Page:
The market for collateralized mortgage obligations is slowly recovering after the banking regulators and the accounting standard setters reached its agreement on the treatment of these investments in a banks portfolio, but industry experts say that the dust has not settled for bankers, they warn the new headache is likely to be investments in structured notes.
CMO activity will probably be driven up by the OCC letter on structured notes, one investment trader told CFO Alert. I think that this is the latest case of regulators crying wolf about so-called risky investments.
The Office of the Comptroller of the Currency issued an industry warning July 21 in an advisory letter about banks use of structured notes. The agency said that some national banks, particularly community banks, have purchased structured notes without fully understanding the market, liquidity and cash flow risks they have assumed.
Industry experts worry that bank examiners will now be scrutinizing these investments in a banks investment portfolio, much like they did with investments in CMOs, causing bankers to back away from structured notes.
I dont think that Washington [banking regulators] has ever had any categorical notion of risk with CMOs, said another source. I believe that it is the same situation now with structured notes, they dont know what the risks areand they really are not that risky, the source said.
OCC disagrees. The agency said in its letter that the risks involved and the difficulty in assessing those risks make some types of structured securities inappropriate investments for most national banks. The determination of whether a particular instrument is appropriate depends on the banks ability to understand, measure, monitor and control that instruments risks consistent with banking circular 277, OCC said. BC 277 lays out guidance on risk management to national banks and federal branches and agencies engaging in financial derivatives activities.
Structured notes are considered derivatives by the agency because of their embedded forwards and options and are commonly issued by government-sponsored enterprises like the Federal Home Loan banks, Fannie Mae, Freddie Mac, Sallie Mae, and the Federal Farm Credit Bank. Multilateral development banks, some foreign banks and private corporations also issue structured notes.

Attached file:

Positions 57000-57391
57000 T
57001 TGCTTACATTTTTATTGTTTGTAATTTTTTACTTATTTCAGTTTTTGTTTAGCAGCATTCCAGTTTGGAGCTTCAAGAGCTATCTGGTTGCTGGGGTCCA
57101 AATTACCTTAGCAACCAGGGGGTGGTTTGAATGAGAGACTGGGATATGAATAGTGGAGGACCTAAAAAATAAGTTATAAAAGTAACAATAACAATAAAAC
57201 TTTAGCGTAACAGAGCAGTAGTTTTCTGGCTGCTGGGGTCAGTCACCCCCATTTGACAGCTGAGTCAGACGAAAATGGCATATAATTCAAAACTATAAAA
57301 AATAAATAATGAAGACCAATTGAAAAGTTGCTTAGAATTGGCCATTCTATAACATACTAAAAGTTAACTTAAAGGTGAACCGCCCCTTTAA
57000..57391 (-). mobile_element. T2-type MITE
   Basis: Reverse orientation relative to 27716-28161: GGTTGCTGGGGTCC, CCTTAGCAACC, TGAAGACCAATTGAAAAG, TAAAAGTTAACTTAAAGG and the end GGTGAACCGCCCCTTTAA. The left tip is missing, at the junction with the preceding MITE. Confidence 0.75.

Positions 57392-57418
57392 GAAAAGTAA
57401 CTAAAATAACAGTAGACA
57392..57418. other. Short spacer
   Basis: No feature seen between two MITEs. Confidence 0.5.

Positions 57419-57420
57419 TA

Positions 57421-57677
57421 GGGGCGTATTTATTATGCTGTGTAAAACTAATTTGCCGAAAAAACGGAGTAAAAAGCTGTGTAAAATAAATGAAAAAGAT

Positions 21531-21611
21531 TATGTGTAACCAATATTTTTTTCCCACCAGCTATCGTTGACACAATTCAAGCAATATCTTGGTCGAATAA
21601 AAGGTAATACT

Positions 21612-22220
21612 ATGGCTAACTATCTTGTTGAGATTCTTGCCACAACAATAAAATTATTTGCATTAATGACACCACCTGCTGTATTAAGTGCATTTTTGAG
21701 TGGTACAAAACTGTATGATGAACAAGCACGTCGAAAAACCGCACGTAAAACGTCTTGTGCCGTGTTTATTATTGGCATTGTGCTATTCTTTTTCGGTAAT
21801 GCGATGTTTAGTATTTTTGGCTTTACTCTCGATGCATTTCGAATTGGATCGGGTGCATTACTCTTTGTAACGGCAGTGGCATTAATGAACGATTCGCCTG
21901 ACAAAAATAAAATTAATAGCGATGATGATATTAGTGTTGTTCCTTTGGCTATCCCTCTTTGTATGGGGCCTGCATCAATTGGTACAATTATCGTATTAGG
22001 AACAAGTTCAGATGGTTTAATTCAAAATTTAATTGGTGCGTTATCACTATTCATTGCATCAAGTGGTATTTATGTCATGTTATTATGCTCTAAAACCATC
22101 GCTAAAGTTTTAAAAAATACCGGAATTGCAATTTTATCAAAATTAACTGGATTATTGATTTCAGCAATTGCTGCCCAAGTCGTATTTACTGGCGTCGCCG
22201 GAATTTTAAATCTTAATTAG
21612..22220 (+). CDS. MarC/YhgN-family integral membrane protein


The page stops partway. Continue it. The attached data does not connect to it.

The structured notes issue is a major concern for us now, said another industry representative. Some industry trade groups are now focusing on educating regulators about the risks of these notes to avoid any controversy. We are really asking the regulators if their concerns are warranted because these instruments are customized to meet the risk profile needs of the investor and the profile of the customer.
Bankers and industry advocates generally agree that structured notes should be evaluated on a stand-alone basis, rather than as a general instrument. They fear examiners do not have the knowledge about these investments and that the OCC letter may generate uncalled-for suspicions about the riskiness of these instruments.
This is just the next step by regulators to stir up unnecessary controversy, said another investment trader. Structured notes do not pose a grave risk to banks, and examiners should know that.
A good number of savings institutions are generally ahead when it comes to interest rate risk. The nature of the business makes them keep ahead. These securities and how they are structured is a nonevent.
Bankers, and especially traders, contend the CMO controversy created between the regulators and FASB is an example of unnecessary worry over certain derivative instruments and believe that regulators are prepared to initiate similar scrutiny over other instruments.